Benign prostate enlargement (BPE)

The commonest reason for BPE is Benign Prostatic Hyperplasia (BPH) which is a non-cancerous enlargement of the prostate. It is very common and enlargement typically starts in men in their 30’s and continues throughout life, but may slow after the age of 70.


Enlargement of the prostate can squeeze or restrict the urethra, the tube that leads from the bladder, causing symptoms. Approximately 40% of men in their 50’s have ‘prostate symptoms’ caused by BPH, previously termed ‘prostatism’ but now called LUTS – lower urinary tract symptoms. These can consist of difficulty starting the urine stream, weakening of the stream, a need to strain and a feeling of incomplete emptying after passing urine. Symptoms of bladder irritability can also occur along with getting up to pass urine at night - called nocturia.

Occasionally BPH can cause severe symptoms and complications such as urinary retention or the inability to pass urine, bladder infections and bladder stones. The obstruction caused by BPH in severe cases can affect the functioning of the kidneys.


The commonest reason for LUTS is benign enlargement of the prostate causing obstruction to the urinary tract. The other causes could be stone in the water passage, a stricture (scar) in the water passage, or in some cases a cancer of the prostate can also cause these symptoms.


A careful medical history is important to assess the presenting symptoms, and to look for complications of BPH. A physical examination will be performed to examine the abdomen and also a rectal examination (finger in the back passage) to assess the prostate. You will be asked to fill out a validated questionnaire that gives an idea of the extent that your symptoms are affecting your life which may help influence the decision for treatment.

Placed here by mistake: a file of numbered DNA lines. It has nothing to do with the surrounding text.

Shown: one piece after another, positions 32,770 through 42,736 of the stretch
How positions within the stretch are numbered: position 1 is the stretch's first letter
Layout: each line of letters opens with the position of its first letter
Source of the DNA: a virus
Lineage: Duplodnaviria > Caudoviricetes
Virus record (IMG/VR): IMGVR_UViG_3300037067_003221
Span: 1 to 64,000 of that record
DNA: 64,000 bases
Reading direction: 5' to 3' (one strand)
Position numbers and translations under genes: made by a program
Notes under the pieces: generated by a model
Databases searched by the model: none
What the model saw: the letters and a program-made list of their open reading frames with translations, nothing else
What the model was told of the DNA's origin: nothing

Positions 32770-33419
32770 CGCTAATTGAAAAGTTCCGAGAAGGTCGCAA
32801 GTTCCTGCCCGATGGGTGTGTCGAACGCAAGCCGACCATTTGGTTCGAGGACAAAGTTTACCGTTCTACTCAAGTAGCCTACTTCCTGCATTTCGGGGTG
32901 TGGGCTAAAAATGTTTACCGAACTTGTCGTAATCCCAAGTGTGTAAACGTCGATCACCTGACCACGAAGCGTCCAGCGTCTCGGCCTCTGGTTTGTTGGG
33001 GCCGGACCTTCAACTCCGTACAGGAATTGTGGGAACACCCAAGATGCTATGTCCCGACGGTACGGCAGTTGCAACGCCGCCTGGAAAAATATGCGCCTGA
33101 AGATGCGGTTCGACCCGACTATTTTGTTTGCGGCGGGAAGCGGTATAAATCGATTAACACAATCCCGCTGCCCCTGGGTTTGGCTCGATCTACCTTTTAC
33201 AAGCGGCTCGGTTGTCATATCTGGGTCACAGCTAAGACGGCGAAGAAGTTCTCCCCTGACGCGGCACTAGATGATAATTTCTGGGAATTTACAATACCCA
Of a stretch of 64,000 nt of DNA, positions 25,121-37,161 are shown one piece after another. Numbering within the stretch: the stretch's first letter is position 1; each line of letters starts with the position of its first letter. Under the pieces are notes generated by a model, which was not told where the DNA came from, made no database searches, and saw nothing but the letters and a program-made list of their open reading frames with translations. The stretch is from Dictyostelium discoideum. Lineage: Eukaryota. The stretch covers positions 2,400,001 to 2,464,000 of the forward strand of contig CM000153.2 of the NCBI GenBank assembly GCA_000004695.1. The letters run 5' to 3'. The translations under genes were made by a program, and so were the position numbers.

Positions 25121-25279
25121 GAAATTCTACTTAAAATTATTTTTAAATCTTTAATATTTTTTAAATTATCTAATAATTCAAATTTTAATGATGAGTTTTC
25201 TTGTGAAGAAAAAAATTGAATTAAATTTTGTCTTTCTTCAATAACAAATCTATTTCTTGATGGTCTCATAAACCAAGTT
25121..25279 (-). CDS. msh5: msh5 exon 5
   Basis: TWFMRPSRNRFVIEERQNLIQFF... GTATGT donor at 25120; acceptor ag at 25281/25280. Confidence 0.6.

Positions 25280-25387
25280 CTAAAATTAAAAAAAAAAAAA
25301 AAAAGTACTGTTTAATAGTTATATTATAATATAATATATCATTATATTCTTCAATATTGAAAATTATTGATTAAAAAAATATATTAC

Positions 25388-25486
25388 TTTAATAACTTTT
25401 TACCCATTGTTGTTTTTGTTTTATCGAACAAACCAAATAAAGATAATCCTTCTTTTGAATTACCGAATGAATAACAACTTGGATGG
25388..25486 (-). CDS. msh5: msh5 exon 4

Investigations for BPH/LUTS can include:

• A urine test is performed

• Usual blood tests include kidney function tests and may include a PSA test.

• A urine flow test (passing urine into a special machine) measures the urine flow and can tell if there is any significant reduction in the urine flow.

• An ultrasound of the kidneys and bladder may be requested.

• A cameral inspection of the urethra (tube coming from the bladder) and the bladder is required in some patients.

Treatment in the initial stages of symptoms is medical. Medications that relax the smooth muscle in the prostate (alpha blockers) help in alleviating the symptoms. Medication can also be given to decrease the size of the prostate. These alter the testosterone supply (5α reductase inhibitors) to the prostate and shrink the size over a period of time. If the symptoms are severe or unresponsive to medication the patient can be advised to undergo a surgery which is called as Trans-urethral resection of prostate) TURP. This procedure can also be done using a bipolar diathermy machine or laser beam.

The TURP procedure involves using a special instrument to ‘re-bore’ the channel through the prostate, which relieves the obstruction caused by the enlarged prostate. This is done either under a general or a spinal anaesthetic. After the procedure a tube or catheter is left inside the bladder for a few days and is usually taken out before going home.